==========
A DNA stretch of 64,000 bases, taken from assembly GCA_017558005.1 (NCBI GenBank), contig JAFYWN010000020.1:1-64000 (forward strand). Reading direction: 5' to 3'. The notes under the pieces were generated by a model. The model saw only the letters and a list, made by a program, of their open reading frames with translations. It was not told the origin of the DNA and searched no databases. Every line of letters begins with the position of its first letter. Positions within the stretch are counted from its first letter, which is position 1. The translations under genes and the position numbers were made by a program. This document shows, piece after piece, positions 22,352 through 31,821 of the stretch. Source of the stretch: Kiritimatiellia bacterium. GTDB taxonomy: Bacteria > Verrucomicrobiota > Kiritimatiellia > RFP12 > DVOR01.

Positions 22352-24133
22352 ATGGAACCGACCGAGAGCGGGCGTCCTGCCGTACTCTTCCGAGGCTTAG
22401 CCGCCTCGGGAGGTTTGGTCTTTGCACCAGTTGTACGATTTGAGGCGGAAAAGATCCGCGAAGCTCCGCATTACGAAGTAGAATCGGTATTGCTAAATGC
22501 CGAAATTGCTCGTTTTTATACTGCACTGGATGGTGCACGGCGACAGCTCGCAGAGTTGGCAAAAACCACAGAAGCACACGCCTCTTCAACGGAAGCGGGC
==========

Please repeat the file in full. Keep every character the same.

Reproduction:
A DNA stretch of 64,000 bases, taken from assembly GCA_017558005.1 (NCBI GenBank), contig JAFYWN010000020.1:1-64000 (forward strand). Reading direction: 5' to 3'. The notes under the pieces were generated by a model. The model saw only the letters and a list, made by a program, of their open reading frames with translations. It was not told the origin of the DNA and searched no databases. Every line of letters begins with the position of its first letter. Positions within the stretch are counted from its first letter, which is position 1. The translations under genes and the position numbers were made by a program. This document shows, piece after piece, positions 22,352 through 31,821 of the stretch. Source of the stretch: Kiritimatiellia bacterium. GTDB taxonomy: Bacteria > Verrucomicrobiota > Kiritimatiellia > RFP12 > DVOR01.

Positions 22352-24133
22352 ATGGAACCGACCGAGAGCGGGCGTCCTGCCGTACTCTTCCGAGGCTTAG
22401 CCGCCTCGGGAGGTTTGGTCTTTGCACCAGTTGTACGATTTGAGGCGGAAAAGATCCGCGAAGCTCCGCATTACGAAGTAGAATCGGTATTGCTAAATGC
22501 CGAAATTGCTCGTTTTTATACTGCACTGGATGGTGCACGGCGACAGCTCGCAGAGTTGGCAAAAACCACAGAAGCACACGCCTCTTCAACGGAAGCGGGC